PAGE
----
Town forests are often legacies of the past, when the land helped feed and employ indigent residents. Now towns manage their lands for recreation, sustainable forestry, and income.
Can we practice forestry on the land, while maintaining our recreational uses?
Many towns do. Successful programs involve public outreach and education about the forestry activities. A portion of a town parcel may be reserved from timber harvesting to protect sensitive sites. Harvesting rarely occurs on each acre more than once every 15 to 20 years.
How can we fund the cost of a management plan?
Most towns we work with utilize cost-share assistance from the Maine Forest Service's Project Canopy matching grants. A local group, often the Conservation Commission or Tree Board, shepherds a town's application through the Project Canopy process and pledges to match the grant funds with other income or donated labor or materials.
Can we guarantee timber sale income will be available for other conservation projects?
Maybe. Many towns maintain a unique Town Forest account, through which finances are saved and disbursed. We schedule timber sales to periodically replenish such accounts.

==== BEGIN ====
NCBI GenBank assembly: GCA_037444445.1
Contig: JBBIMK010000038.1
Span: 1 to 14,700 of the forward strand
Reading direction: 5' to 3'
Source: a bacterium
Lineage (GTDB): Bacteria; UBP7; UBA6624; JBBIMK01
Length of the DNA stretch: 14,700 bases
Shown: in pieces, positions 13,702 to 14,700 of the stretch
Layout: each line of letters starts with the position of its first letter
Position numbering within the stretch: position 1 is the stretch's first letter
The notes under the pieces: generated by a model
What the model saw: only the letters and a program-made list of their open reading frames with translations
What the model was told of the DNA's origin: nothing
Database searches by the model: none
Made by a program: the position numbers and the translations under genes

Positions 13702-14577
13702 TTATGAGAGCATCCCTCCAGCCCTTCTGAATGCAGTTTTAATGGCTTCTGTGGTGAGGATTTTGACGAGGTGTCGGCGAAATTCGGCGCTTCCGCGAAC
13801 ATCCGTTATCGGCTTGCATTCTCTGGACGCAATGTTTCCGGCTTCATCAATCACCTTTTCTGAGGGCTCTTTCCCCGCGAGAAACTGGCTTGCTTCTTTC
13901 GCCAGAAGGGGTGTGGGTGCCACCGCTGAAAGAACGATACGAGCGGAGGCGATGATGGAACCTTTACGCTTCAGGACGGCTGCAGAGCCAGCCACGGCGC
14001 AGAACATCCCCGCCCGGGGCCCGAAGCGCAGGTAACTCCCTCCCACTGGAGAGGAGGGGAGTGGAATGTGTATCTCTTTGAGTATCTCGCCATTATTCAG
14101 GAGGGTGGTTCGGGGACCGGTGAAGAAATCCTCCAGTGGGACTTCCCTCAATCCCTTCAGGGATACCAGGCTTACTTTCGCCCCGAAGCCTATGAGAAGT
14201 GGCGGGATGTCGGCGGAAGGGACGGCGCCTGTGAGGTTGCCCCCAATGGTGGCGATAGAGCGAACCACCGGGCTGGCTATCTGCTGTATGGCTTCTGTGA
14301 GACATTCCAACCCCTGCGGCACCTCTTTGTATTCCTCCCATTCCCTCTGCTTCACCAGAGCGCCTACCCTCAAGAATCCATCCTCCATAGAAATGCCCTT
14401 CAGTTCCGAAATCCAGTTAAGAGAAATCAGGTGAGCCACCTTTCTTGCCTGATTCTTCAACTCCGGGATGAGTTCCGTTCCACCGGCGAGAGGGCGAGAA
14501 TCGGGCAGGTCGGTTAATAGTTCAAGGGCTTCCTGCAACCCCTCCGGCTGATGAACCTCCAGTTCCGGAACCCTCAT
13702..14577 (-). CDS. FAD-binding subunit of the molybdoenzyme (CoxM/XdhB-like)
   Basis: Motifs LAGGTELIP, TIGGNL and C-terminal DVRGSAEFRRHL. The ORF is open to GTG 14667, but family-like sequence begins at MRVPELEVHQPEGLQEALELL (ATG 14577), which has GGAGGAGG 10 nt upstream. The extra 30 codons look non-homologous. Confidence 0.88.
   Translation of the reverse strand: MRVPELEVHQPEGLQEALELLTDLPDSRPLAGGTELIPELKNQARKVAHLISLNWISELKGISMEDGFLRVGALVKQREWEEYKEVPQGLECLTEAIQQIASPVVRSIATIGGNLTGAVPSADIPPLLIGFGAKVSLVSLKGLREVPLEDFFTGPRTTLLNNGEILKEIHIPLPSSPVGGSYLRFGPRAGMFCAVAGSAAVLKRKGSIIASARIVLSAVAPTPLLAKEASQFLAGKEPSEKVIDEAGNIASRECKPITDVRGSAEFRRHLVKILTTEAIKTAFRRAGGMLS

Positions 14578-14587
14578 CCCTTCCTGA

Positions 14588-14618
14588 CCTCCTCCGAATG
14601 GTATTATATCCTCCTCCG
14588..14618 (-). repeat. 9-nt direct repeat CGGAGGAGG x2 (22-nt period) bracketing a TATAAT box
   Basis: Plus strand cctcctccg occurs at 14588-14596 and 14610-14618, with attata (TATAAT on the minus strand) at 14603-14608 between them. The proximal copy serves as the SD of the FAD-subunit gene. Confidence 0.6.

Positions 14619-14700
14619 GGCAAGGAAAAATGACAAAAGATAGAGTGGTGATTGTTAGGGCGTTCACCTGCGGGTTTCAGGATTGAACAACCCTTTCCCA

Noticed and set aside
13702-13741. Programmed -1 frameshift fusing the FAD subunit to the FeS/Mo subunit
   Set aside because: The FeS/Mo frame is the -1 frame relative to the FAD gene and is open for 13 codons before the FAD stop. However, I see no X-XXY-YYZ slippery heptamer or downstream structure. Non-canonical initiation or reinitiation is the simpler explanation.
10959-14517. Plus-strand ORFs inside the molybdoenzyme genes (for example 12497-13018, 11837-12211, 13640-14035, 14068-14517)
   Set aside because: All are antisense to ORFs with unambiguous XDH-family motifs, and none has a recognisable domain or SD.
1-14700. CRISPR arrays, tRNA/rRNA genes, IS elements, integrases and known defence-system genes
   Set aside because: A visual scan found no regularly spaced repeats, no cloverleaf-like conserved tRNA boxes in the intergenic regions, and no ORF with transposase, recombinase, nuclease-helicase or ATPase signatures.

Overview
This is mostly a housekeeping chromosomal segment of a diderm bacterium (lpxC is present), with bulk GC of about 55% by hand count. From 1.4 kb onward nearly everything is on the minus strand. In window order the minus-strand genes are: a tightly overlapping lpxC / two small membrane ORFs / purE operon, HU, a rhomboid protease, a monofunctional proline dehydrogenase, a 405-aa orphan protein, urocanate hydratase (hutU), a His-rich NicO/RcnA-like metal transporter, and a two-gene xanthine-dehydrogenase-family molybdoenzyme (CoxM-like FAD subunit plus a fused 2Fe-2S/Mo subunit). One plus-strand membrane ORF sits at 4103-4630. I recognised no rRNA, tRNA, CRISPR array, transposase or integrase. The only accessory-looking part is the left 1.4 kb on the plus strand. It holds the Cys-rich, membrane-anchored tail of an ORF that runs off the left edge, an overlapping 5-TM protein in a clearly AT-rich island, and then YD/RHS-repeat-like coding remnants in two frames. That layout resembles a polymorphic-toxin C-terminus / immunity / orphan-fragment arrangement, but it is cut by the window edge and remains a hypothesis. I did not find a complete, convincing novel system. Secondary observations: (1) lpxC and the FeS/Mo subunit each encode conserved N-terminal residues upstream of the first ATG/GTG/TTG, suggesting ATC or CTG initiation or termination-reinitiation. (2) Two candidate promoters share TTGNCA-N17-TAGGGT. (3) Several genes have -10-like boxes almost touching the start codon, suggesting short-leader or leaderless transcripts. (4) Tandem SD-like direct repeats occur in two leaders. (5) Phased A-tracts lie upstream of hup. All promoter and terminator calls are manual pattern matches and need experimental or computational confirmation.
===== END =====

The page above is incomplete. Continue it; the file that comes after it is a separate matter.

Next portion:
Can local loggers and mills harvest the timber?
To avoid any appearance of conflict of interest, we auction municipal timber by inviting local loggers and mills to view the marked timber and bid on the harvest contract. Generally, since the logging community in any one town is small, we invite honest and skilled loggers from surrounding towns to participate.
"Two Trees prepared our forest management plan for our town woodlots
and administered a timber sale. Their services are delivered in a most thorough, comprehensive and professional manner. Harold has been a pleasure to work with and is always willing to take the time to explain any facet of the timber sale from the marking of the timber to negotiating the contract with the logging contractor."
Litchfield Conservation Commission